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Cornerstones of good feeding

Here is our guide to good feeding and the benefits it can bring to your herd and your bottom line.

1. High quality forage

High quality forage will have a great impact on the performance of your dairy herd, from its intake potential through production to profitability.  The aim would be for a stable silage presented correctly and consistently and of the highest attractiveness to the cows. 

Forage is the foundation

Building on a strong foundation

Home grown forage provides a solid foundation on which compound and supplements can be added. Forage that is palatable will not make a cow eat more but an unpalatable one will make her eat significantly less.

Forage should be:

  • Palatable and attractive to cows.
  • Stable – no heating, free from mould, not subject to rapid spoilage, free from soil contamination.
  • Consistent – not over or under mixed and a uniform consistency along the feed fence.

2. Understanding what the cow needs in a day:

We should continuously, consider our cows needs and the signals she gives us to improve and maximise good feeding. Our checklist below is based on the ideal of the cow eating 10 to 14 identical meals per day of 1.5 to 2.0kg DM each lasting about half an hour and it highlights some key areas and why.

  • A cow selects feed with her nose, eyes, tongue and muzzle.
  • Her nose is 80 times more sensitive than a humans.
  • Her tongue contains 2.5 times more taste buds than humans.
  • Trough mix target dry matter = 40-42% > this will minimise sorting.
  • Trough space for an average sized milking Holstein = 70cm/28 inches.
  • Trough space for a large milking Holstein = 80cm/31 inches.
  • Cows eat, drink, lie & walk in groups.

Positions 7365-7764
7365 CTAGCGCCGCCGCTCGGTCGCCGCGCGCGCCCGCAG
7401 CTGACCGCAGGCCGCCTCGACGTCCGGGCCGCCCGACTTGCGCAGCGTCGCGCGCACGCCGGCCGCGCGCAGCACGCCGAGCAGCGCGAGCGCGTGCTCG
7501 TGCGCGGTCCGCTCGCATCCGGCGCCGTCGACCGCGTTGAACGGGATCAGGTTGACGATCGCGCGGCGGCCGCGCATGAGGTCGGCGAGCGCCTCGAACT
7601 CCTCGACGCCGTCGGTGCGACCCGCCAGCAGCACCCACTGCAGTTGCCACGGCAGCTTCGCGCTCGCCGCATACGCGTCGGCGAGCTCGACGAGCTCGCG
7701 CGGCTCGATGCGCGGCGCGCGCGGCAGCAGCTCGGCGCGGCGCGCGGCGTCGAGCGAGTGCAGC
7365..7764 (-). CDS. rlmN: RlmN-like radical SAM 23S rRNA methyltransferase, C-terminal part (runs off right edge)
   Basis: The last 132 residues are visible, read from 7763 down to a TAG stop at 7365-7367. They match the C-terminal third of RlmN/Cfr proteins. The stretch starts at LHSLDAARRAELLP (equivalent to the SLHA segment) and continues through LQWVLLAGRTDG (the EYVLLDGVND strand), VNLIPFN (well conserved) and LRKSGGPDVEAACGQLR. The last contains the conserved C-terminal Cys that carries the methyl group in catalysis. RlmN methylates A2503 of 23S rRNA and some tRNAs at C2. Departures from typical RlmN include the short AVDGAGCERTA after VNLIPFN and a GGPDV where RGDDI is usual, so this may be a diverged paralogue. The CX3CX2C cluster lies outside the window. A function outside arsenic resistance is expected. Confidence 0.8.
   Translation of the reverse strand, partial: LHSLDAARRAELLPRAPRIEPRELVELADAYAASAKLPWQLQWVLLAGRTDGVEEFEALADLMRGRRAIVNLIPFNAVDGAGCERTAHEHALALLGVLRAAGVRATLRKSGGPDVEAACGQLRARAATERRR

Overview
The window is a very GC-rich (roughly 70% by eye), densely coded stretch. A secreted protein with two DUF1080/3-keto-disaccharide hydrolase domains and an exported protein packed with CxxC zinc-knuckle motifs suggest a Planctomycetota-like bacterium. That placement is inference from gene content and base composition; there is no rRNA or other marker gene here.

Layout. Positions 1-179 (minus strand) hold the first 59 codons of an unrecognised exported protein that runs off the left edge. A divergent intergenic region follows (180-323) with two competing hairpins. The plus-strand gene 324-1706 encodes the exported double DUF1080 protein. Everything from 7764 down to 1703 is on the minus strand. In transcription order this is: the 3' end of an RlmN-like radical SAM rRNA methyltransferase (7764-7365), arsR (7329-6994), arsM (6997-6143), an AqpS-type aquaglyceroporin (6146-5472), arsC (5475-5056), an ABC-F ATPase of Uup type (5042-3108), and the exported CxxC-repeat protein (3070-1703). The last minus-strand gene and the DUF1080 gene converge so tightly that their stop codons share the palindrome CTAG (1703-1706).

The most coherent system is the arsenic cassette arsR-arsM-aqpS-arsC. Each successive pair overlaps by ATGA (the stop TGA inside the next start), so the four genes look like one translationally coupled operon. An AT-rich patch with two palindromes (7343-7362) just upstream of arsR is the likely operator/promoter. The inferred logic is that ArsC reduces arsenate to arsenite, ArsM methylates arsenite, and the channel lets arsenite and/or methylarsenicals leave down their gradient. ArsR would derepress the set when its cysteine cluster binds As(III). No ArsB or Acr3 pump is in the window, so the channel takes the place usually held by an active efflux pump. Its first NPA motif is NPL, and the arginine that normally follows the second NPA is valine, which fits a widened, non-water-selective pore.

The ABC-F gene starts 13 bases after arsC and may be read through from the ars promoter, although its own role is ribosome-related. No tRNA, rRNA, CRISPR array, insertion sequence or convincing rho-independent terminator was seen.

• A cow will eat at least 3% of her bodyweight in dry matter.
  • In heat can walk 1-1.5 miles/day in a cubicle shed.
  • Trough feed should be available for a minimum of 20-21 hours/day.
    • Monitor by rumen fill in the range 3.5 to 2.5 (full to moderately full).
    • Push up feed 5-6 times per day.
  • She will eat for 14-16 hours per day, chew for 4-6 hours and ruminate for 9-11 hours.
Cows eating

3. Water and water troughs:

Cows must have unrestricted access to good clean water:

  • 10% of the milking group should be able to drink at all times.
  • 300-400 litres of water will pass through the rumen each 24 hours.
  • 50 litres of ‘water’ can be obtained from the feed.
  • Cows will drink 4-5 litres of water per kg of dry matter consumed.
  • In addition cows require 4-5 litres for every 1kg of milk produced.
  • Cows drink 50-60% of their requirement immediately after each milking.
  • Ideal water temperature = 5-15°C
  • She would like 80-120 litres of clean fresh water per day, ideally from a water trough.
    • Allow a minimum of 10cm/cow water trough space.
    • Remember she can drink 15 litres in a minute and will drink 6-14 times per day, so check flow rates.
    • A standard water trough should fill a 10 litre bucket within 40 seconds and a rapid flow drinker should deliver 15-20 litres per minute.
    • Lastly, would you be happy to drink from her water trough?

4. Saliva

Saliva is also an important consideration in the cornerstones of good feeding, as it is the ideal natural buffer for the rumen. 

Cows will produce 200 to 250 litres of saliva per day on a correctly balanced ration which contains sufficient fibre. This saliva will moisten the feed and add to the rumen fluid. It will prevent the rumen pH from dropping too low through the production of 125 meq/litre of bicarbonate per day as well as support the circulation of nitrogen for protein production, along with the circulation of phosphorus and sodium. About half of the saliva production occurs whilst the cow is lying down chewing her cud, which is why a comfy bed is so important.

For more information

For more information on good feeding practices, improving your robotic milking performance or profitability please speak to your local ForFarmers Account Manager or use the link below:

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